The Fatherhood Movement

Topics: Divorce, Child custody, Family law Pages: 14 (5431 words) Published: December 13, 2000
Throughout the United States, more than one-third of children don't live with their biological fathers, and about 17 million of those children don't live with any father at all. Of those, roughly 40 percent haven't seen their fathers in the last year. The over 500 Father's Rights organizations are trying in a variety of ways to change these statistics because they believe that fathers are necessary to the intellectual, psychological and emotional well- being of all children. "Family values" groups encourage long lasting stable, marriages and tough divorce laws to increase the number of two- parent households. Some organizations focus on reasonable child support and visitation, as well as creative joint custody arrangements to combat fatherless ness after divorce. Still other sects within the movement encourage responsible fatherhood through counseling for "Deadbeat" or "Dead-broke" Dads, job training and placement to increase the likelihood of child support payments and educational seminars to teach men how to be emotionally supportive fathers. The unique coalition of conservative pro-marriage groups, white middle-class divorcées and low- income fathers is an unusual alliance. But regardless of philosophical and tactical differences, the essential mission is the same- to improve the relationship between our nation's fathers and their children. A Brief History

Throughout the 18th and 19th Centuries, wives and children were considered property of the husband. Divorce was very rare, but when it did occur, children would automatically become custody of the father. Even if a father died, his wife was not assured custody of the children unless his will explicitly stated so. In the Early 1900's, courts and state legislatures began to support maternal rights, viewing the mother as the more nurturing parent. The "tender years" doctrine, implemented in many states, encouraged courts to place young children with mothers because mothers were seen as essential to emotional development. The maternal preference continued to increase throughout the 1950's and 60's. With the spread of no-fault divorce laws throughout the late 1970's, and the increase of women's participation in the work force, women were more able to obtain divorces from unhappy marriages. Maternal preference in custody battles gave women a huge advantage, and a vast majority of women obtained sole custody of children in the increasingly more prevalent divorce proceedings.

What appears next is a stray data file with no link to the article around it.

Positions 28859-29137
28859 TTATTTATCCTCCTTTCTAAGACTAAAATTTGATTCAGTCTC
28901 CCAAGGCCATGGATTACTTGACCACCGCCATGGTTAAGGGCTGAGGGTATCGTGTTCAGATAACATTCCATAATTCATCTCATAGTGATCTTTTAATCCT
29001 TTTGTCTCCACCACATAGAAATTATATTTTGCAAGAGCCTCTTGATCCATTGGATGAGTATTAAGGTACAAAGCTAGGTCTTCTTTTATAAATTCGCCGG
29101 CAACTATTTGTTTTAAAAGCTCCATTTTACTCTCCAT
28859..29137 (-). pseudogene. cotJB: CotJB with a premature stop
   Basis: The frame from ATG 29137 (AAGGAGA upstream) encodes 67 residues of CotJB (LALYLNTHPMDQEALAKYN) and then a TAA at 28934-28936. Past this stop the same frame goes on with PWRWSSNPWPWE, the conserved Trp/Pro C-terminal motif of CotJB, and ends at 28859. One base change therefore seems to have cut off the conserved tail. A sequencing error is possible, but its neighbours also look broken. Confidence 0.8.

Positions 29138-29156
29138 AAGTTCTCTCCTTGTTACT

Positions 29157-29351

The 1980's saw the emergence of a new and powerful father hood movement, focused on discrimination in divorce laws and unfair child support orders. 1986, The National Convention for Men, an umbrella group for 36 organizations representing roughly 6,000 men, centered their attention of the issues of child support and custody rights. The men were outraged by the gender bias men suffer in courts, with 87 to 90 percent of divorce cases giving sole custody to the mother with our without visitation for the father . They emphasized that the feminist movement had changed parenting roles and equalized parental involvement, and demanded that custody laws be changed to reflect this. The president of the NCM, Peter Cyr, urged the men to fight against isolation and alienation from their children. In 51 percent of sole- custody arrangements, the children saw their father less than once a year, according to the Commission on Child and Family Welfare. The NCM supported joint custody, which was a key issue of fledgling Father's Rights movement and is still central plank of the father's rights platform today. In the late 1980's and early 1990's, criticism of single mothers began to mount. The number of two parent families dropped over 11 percent from 1970 to 1980 and continued to drop into the 90's. Between 1969 and 1992, the percent of AFDC cases involving children born to unwed mothers grew by over 20 percentage points, with over 77% of "illegitimate" children becoming enmeshed in the welfare system before...
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